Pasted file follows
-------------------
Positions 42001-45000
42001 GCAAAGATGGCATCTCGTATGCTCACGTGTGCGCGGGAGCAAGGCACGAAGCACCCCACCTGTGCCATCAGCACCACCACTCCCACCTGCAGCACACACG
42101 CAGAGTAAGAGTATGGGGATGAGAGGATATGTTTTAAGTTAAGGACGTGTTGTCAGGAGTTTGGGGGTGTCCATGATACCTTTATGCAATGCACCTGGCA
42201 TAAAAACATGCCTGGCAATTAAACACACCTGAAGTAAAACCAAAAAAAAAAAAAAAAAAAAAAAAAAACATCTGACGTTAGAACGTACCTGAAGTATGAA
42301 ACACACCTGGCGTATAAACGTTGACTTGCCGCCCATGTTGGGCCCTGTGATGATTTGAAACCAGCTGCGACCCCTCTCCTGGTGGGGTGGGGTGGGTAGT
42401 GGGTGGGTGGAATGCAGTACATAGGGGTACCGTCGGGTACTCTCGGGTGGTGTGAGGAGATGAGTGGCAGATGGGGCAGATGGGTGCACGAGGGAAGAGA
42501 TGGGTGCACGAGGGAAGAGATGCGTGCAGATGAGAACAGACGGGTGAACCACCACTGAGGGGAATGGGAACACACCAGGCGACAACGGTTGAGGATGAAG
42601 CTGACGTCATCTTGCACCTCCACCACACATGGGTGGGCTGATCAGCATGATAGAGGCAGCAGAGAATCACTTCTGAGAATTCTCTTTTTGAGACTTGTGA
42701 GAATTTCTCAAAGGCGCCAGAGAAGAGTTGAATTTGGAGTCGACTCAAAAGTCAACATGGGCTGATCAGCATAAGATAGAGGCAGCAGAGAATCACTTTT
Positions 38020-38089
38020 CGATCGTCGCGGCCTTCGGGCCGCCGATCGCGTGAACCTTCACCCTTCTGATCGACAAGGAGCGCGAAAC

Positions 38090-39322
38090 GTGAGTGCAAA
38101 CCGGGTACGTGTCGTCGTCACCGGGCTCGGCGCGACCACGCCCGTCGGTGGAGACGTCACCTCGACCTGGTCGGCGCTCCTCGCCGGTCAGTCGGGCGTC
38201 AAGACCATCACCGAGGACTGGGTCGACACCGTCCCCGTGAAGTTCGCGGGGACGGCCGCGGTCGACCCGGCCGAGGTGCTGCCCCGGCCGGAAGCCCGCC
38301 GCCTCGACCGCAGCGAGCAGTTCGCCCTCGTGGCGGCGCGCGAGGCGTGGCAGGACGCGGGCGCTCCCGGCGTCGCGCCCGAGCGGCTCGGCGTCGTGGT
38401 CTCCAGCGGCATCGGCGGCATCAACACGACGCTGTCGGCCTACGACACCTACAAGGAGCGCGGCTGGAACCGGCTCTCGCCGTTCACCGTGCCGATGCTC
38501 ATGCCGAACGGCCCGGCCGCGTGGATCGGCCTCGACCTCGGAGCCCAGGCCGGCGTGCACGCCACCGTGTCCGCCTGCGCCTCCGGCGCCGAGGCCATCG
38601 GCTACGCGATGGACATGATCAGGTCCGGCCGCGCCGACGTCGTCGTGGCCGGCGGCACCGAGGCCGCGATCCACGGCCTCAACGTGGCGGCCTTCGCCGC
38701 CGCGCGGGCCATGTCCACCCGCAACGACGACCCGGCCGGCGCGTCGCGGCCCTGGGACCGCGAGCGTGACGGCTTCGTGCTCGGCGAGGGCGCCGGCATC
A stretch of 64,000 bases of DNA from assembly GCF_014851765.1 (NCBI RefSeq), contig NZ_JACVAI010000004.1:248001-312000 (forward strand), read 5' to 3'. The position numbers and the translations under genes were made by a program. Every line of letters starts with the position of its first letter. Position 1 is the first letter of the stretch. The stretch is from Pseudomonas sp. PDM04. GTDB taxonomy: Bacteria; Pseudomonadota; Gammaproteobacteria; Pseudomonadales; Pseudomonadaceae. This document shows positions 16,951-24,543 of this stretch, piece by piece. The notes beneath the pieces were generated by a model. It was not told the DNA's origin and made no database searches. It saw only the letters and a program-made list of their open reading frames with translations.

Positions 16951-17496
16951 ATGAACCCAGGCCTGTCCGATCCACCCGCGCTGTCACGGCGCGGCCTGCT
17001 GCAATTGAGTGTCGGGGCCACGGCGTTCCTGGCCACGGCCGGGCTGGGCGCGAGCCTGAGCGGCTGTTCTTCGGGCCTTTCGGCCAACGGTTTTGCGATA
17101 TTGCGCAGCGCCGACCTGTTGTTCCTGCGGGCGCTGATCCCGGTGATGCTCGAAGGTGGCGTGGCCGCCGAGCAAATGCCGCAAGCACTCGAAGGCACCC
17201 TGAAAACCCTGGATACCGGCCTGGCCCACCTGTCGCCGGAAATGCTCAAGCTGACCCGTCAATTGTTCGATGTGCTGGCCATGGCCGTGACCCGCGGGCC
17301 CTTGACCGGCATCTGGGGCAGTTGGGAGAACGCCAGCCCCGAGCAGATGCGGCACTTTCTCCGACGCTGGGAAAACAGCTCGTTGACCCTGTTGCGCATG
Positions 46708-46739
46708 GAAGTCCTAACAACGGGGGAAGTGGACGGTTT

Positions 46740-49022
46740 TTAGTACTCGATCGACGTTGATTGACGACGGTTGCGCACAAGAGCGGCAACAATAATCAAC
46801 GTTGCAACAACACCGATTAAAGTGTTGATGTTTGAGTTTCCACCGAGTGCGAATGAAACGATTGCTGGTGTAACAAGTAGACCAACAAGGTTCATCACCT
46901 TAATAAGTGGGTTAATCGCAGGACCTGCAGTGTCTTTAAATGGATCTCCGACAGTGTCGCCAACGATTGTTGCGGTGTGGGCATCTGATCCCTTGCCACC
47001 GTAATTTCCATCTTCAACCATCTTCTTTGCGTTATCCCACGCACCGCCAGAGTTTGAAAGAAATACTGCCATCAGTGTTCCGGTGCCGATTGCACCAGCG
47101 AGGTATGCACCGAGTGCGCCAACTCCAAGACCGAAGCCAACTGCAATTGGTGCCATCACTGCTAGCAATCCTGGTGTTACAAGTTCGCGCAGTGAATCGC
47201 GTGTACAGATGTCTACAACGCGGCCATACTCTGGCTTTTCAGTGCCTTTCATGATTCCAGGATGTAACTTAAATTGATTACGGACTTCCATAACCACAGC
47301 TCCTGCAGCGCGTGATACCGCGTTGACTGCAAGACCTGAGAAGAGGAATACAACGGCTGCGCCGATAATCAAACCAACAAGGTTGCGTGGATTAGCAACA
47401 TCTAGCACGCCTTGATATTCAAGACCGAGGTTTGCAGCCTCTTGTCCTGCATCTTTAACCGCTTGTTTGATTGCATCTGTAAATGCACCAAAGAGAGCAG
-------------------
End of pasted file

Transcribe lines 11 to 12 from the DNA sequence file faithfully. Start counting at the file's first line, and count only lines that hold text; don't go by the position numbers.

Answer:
38020 CGATCGTCGCGGCCTTCGGGCCGCCGATCGCGTGAACCTTCACCCTTCTGATCGACAAGGAGCGCGAAAC

Positions 38090-39322